- Release: 2008-05
- Publisher: The Stationery Office
- Price: FREE
- File: PDF, 110 page
- ISBN: 0104012633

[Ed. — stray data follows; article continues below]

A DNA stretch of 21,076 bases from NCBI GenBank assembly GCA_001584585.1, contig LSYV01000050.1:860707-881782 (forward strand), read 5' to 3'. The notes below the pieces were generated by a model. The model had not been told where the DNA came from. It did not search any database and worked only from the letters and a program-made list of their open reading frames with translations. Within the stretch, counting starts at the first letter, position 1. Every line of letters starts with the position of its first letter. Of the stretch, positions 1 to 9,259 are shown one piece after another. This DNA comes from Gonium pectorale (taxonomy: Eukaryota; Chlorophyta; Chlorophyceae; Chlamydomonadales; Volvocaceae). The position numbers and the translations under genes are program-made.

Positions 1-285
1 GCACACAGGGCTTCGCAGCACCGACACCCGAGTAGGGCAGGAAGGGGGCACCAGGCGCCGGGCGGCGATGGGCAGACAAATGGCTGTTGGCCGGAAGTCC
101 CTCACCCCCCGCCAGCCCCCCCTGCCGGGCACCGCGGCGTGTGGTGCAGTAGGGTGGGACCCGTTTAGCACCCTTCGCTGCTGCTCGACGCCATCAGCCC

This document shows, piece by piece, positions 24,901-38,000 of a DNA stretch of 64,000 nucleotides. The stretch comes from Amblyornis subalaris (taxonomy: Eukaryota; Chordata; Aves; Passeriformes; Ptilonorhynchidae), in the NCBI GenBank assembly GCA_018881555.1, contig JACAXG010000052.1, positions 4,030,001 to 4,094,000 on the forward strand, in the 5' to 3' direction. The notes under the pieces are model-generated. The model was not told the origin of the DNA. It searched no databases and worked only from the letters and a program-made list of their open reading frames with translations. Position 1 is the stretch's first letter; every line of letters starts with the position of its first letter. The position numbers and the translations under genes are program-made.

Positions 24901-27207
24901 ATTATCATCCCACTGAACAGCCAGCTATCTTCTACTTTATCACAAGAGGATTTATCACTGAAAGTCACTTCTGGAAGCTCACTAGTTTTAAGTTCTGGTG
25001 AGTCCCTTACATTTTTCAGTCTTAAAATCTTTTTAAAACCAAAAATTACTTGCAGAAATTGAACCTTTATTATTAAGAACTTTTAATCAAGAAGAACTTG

2008 marks the tenth anniversary of the creation of the European Central Bank (ECB) and the setting of conversion rates between the currencies of the original participating countries of the eurozone. Since then the euro has been introduced in fifteen Member States with negligible transition costs. This report examines the structure and governance of the eurozone institutions and developments in the eurozone economy in the past ten years, including the management of inflation and the impacts on trade and economic growth. The primary conclusion is that the young currency has made a positive start to its life but that, based on the experience to date, it is too soon to state what the future holds. Other conclusions include: The ECB has gained public acceptance and market credibility, has run a credible price-stabilising policy in the euro area and is performing its primary role of maintaining price stability effectively. The introduction of the euro has been a major influence on increased trade both within the eurozone and with other countries, and it has stimulated integration in parts of the capital market. The euro has become an important reserve currency, and has established itself with remarkable speed as a widely accepted transactions currency. The euro has resisted external shocks to date, and does not face any foreseeable likelihood of disintegration. None of the fears, expressed at the time of its launch, about a divisive or negative impact on European economies has been borne out. Its existence has contributed to economic development and low inflation in the eurozone.